Wednesday, April 21, 2021

Lafayette Leaders Reject City’s Claim of Ownership of Confederate Statue

By Alyssa Schnugg
News editor

The Lafayette County Board of Supervisors issued a letter to the Oxford Board of Aldermen recently, essentially telling the city to stay off their lawn.

In a letter sent Aug. 18 to the Supervisors, the Aldermen raised the question as to whether the county owns the property where the Confederate statue sits, just off the sidewalk on the south side of the Lafayette County Courthouse.

The city claimed it found evidence that in May 1868, the county conveyed “that portion of the County property known as the Public or Court Square” to the governing authorities of the Town of Oxford “in fee simple forever,” which is the highest possible ownership interest that can be held in real property.

In its rebuttal letter dated Aug. 27, the Board of Supervisors questioned the motives behind the city’s sudden decision to raise the question of who owns the property. The Board stated that the county has exclusively controlled and managed the Courthouse property since 1871-72.

Lafayette County Courthouse

“At no time did the City question the County’s ownership and jurisdiction, until now,” the letter states.

Mayor Robyn Tannehill said in August that the city was approached by citizens asking the city to look into who owns the property where the statue sits.

In July, the Board of Supervisors held a public hearing regarding moving the statue and ultimately, voted to keep the statue where it has been since the early 1900s.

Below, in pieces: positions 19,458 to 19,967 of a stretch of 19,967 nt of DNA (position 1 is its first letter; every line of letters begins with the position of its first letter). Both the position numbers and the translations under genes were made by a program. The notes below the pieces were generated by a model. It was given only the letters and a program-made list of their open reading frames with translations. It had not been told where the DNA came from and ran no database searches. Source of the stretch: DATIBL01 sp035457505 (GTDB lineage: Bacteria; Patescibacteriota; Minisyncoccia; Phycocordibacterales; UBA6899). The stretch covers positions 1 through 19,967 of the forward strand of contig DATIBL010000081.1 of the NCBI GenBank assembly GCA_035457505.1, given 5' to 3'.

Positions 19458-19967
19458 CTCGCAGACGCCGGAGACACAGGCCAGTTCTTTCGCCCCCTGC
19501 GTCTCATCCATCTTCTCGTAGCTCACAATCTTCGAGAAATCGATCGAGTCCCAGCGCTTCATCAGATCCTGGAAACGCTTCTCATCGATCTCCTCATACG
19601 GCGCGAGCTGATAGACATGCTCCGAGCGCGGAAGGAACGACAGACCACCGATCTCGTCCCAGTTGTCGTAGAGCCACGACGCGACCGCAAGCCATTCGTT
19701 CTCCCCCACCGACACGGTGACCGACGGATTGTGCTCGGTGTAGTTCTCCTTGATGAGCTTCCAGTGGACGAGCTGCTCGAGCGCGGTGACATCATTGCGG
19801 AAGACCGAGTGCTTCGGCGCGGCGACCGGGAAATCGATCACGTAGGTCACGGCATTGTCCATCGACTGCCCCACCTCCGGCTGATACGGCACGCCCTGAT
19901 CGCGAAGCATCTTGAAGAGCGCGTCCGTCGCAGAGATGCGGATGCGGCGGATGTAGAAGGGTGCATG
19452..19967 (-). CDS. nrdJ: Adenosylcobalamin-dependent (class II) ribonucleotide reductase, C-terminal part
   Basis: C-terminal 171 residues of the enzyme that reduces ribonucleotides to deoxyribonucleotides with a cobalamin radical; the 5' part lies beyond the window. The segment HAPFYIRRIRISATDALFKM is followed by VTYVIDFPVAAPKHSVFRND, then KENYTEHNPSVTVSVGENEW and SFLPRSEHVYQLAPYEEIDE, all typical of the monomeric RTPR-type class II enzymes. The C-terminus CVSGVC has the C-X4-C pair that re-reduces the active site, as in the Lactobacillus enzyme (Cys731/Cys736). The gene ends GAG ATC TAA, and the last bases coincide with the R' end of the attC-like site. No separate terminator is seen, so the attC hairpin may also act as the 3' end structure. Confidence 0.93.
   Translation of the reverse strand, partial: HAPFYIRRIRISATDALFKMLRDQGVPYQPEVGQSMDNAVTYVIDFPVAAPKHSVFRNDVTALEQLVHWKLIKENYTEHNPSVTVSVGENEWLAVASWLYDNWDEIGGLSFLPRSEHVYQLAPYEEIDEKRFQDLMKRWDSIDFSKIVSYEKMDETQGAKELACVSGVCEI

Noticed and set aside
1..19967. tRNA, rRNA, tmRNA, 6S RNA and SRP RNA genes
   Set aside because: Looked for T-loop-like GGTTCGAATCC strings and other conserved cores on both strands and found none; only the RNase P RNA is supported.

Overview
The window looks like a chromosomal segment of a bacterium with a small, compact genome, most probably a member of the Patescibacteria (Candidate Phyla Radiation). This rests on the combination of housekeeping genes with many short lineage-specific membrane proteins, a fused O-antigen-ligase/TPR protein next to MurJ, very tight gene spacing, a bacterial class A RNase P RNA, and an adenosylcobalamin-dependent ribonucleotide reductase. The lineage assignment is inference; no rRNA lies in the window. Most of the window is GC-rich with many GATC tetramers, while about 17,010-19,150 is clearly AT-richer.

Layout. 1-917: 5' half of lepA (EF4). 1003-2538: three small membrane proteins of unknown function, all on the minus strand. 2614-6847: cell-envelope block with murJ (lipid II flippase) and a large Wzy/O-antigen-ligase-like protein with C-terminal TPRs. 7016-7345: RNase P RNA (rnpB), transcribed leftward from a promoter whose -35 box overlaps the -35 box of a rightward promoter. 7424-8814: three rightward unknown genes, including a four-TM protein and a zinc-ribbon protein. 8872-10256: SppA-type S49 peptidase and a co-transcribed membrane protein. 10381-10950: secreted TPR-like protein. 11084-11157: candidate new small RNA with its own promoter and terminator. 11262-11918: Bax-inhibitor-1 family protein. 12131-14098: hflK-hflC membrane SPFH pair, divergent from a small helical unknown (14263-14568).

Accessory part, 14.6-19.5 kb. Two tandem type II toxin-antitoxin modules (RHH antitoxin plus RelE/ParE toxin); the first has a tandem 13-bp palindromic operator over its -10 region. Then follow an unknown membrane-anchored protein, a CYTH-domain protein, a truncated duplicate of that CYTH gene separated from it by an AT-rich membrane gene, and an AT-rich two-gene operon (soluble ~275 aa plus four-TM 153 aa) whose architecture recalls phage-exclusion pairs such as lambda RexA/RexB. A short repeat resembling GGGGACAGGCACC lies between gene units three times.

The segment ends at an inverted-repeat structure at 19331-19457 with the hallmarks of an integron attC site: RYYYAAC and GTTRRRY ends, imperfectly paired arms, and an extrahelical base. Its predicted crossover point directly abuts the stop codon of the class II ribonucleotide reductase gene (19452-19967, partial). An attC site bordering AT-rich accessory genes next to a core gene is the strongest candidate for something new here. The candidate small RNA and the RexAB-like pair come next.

“At no time did the Board of Aldermen take a position of ownership or seek to provide any input during this process,” the Supervisors’ letter states. the Board of Supervisors’ vote, several protests have occurred in front of the Lafayette County Chancery Building and the Courthouse. Several Facebook groups, including LOU Take it Down and Letters to the Supervisors popped up after the vote and supervisors received hundreds of emails and letters, mostly in favor of moving the statue since July.

The letter to the city claims the Board of Aldermen is reacting to “political pressure,” to create an issue of ownership.

“This is unfortunate in the County’s view because the manner, substance, and timing of the City’s July and August letters undermine County and City relations to the detriment of our community, and needlessly adds to the associated costs and other resources already spent on this issue,” states the letter from the Board of Supervisors.

The Board of Supervisors stated that after reviewing all available records and the county’s history of maintaining the entire Courthouse property since the late 1800s, the county “firmly believes it owns the Public Square area, including the area where the memorial is located and sees no reason to further belabor an issue it has already decided.